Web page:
HEADLINER: Red launch puts Emap Elan’s director in mood for combat - Sue Hawken is ready to hit people who sniff at Elan’s new title

’I hate criticism - I feel like punching people.’ This is certainly a woman who doesn’t mince her words. But I’m slightly taken aback by the forceful language issuing from the lips of the seemingly mild-mannered Sue Hawken, managing director of Emap Elan.

’I hate criticism - I feel like punching people.’ This is certainly

a woman who doesn’t mince her words. But I’m slightly taken aback by the

forceful language issuing from the lips of the seemingly mild-mannered

Sue Hawken, managing director of Emap Elan.



This is how she feels when people find fault with her latest launch,

Red, which arrived on newsstands last week. For more than two years,

Emap Elan has nurtured Red, a glossy monthly aimed at women in their

’middle youth’ with a more mature, intellectual outlook. The main

criticism levelled against Red is that its front cover is insipid.

Flushing slightly, Hawken checks herself, before continuing: ’From a

balanced point of view, you don’t design a cover for the industry, you

do it for newsagents. I hear what people are saying and I don’t think

they are entirely wrong, but I do think it stands out.’



Red is just one of many launches Hawken has been involved in at Emap,

but it is one which she seems particularly passionate about. ’When you

look at this company there are a lot of Red readers. I’ve never worked

on a launch where people feel so strongly about it.’ She also believes

Red will energise an increasingly turgid market. ’The women’s glossy

market is a fantastic market, but nobody has launched into it in a big

way for ten years. IPC and the National Magazine Company need to launch.

There are women’s magazines that don’t deserve to be there. I hope this

will make them better.’



Hawken says she has ’a dream job’. She heads of one of the most

successful UK publishers of youth, fashion, health and parenting

magazines. For Hawken, Red confirms that Emap Elan has come of age. ’The

amazing thing is that five years ago we weren’t a player in the women’s

glossy magazine market. It took us far too long to realise that it was

like any other magazine market - we were a bit scared of the big boys.

In the last two or three years we found our confidence.’



Hawken is truly a magazine woman. Shortly after graduating she became a

sub-editor on Woman’s World at Carlton Magazines, before joining Emap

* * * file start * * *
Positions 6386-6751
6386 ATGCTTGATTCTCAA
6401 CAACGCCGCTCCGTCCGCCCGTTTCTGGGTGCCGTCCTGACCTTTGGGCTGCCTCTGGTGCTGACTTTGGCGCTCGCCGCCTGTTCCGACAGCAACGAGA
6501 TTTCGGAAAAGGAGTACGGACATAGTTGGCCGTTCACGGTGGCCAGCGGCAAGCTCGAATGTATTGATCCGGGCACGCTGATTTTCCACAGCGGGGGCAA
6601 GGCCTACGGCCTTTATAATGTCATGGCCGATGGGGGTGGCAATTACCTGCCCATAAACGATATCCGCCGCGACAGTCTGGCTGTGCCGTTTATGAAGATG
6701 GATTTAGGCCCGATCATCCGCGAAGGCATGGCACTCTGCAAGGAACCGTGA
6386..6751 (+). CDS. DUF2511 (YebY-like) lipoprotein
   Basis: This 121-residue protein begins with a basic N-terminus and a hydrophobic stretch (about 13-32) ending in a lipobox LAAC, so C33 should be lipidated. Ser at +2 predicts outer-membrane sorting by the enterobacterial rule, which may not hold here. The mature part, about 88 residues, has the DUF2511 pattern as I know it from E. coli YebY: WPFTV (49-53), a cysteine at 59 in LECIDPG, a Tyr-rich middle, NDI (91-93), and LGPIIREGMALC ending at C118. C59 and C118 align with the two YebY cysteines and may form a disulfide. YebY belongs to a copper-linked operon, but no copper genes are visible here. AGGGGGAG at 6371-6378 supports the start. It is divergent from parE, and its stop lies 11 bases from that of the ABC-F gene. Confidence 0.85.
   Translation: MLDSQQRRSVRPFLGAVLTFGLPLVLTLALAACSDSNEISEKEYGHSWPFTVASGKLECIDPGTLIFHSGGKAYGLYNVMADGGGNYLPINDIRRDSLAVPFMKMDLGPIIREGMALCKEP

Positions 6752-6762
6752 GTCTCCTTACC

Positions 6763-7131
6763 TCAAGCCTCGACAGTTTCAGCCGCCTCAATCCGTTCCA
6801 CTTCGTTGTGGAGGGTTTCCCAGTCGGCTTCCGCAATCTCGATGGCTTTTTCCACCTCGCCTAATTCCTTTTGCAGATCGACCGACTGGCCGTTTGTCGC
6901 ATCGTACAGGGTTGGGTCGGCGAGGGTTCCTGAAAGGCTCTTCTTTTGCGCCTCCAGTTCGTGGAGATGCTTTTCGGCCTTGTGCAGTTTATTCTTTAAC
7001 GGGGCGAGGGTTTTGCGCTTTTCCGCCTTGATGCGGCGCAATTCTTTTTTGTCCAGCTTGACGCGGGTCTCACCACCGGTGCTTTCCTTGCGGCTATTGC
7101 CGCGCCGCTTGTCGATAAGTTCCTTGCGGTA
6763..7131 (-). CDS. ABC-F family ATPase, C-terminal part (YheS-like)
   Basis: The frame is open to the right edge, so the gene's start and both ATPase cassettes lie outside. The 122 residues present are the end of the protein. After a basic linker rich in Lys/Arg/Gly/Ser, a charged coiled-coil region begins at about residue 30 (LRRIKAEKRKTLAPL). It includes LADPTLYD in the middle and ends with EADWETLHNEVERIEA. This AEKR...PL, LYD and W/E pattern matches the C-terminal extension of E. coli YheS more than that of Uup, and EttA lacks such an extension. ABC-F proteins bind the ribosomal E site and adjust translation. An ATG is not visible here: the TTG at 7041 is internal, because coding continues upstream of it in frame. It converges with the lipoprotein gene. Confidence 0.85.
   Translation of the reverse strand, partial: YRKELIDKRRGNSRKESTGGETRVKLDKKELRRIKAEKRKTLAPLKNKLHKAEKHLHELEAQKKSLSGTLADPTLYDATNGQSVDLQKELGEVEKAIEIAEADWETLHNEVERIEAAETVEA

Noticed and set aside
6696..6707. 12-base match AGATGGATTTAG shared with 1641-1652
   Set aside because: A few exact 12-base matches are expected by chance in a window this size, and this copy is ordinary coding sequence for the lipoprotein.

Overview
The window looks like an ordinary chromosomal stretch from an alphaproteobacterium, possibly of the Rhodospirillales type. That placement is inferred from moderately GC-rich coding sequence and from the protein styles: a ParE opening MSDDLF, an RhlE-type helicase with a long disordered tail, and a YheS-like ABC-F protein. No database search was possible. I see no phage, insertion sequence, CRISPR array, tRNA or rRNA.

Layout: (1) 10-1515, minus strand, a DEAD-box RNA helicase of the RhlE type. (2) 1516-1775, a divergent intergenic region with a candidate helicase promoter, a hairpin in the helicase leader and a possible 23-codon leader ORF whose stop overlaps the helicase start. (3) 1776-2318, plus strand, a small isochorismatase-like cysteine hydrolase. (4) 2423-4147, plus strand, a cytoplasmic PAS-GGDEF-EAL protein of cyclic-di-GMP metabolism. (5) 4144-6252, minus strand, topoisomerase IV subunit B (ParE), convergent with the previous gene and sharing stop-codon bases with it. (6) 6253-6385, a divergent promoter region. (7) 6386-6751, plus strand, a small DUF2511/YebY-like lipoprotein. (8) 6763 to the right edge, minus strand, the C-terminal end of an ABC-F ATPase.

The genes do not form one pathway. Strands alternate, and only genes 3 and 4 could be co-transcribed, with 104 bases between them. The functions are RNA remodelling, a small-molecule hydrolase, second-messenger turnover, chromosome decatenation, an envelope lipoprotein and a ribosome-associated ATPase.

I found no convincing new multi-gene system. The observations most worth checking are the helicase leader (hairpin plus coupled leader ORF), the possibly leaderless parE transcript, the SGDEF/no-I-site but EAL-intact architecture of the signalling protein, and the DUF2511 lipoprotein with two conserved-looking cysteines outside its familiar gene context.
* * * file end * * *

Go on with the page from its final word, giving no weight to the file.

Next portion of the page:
Metro a year later as marketing assistant. A year later she was made

product manager of Looks and Smash Hits and two years later became

publisher of the heavy metal magazine, Raw. By 1993 she was managing

director of Emap Metro, and in 1995 took up the new post of managing

director of Emap Elan.



Tom Moloney, the chief executive of Emap’s consumer division, believes

that Hawken, through her success, has become more confident. ’She’s only

just begun to realise how good she is. She’s coming into her prime and

her profile grows as her achievements do.’



Hawken does not have the dazzling social profile of, say, Nicholas

Coleridge at Conde Nast, but those who know her admire her honesty and

loyalty.



Andy Tilley, a partner at Unity who works with Hawken, says: ’She’s

straight - if she doesn’t like something she will tell you.’ This

no-nonsense approach is confirmed by Moloney. ’With Sue there’s no point

in pussyfooting around. People have to say what they mean, do what they

say.’



In the trendy, open-plan offices at Elan, Hawken is a familiar figure as

she hops from one editor’s desk to another. ’I think I drive them mad

with my opinions about how they should do their jobs, but it’s my job to

ask why we don’t do this and that. It’s my job to make a nuisance of

myself,’ she declares.



The launch of Red will be followed by more new titles from Emap Elan,

according to Hawken. ’We’ll do one major project a year. Red is this

year’s project, so obviously we are looking at the next big thing. We

are really buoyed by our success in the glossy magazine market and the

ability to produce innovative magazines. We do some relatively small

homes titles - I think we could create something in slimming and

health.’ She has said enough and politely refuses to be drawn any

further on the matter.



Hawken is never lost for words when talking about magazines, but she

evidently feels uncomfortable when pressed for personal information.

After gleaning from her that she lives with her husband, an accountant,

and her three-year-old daughter, Ellie, in Twickenham, the interview is

brought to an abrupt close. She announces: ’I’ve had enough.’ As I look

slightly put out, she hastily adds: ’It’s nothing personal. I just hate

talking about myself. I don’t know why I agreed to do this.’



The Hawken file

1986 Emap Metro, marketing assistant

1987 Emap Metro, product manager of Smash Hits and Looks

1988 Emap Metro, marketing manager

1989 Emap Metro, publisher of Raw

1992 Emap Metro, publisher of Q and Select

1993 Emap Metro, managing director

1995 Emap Elan, managing director



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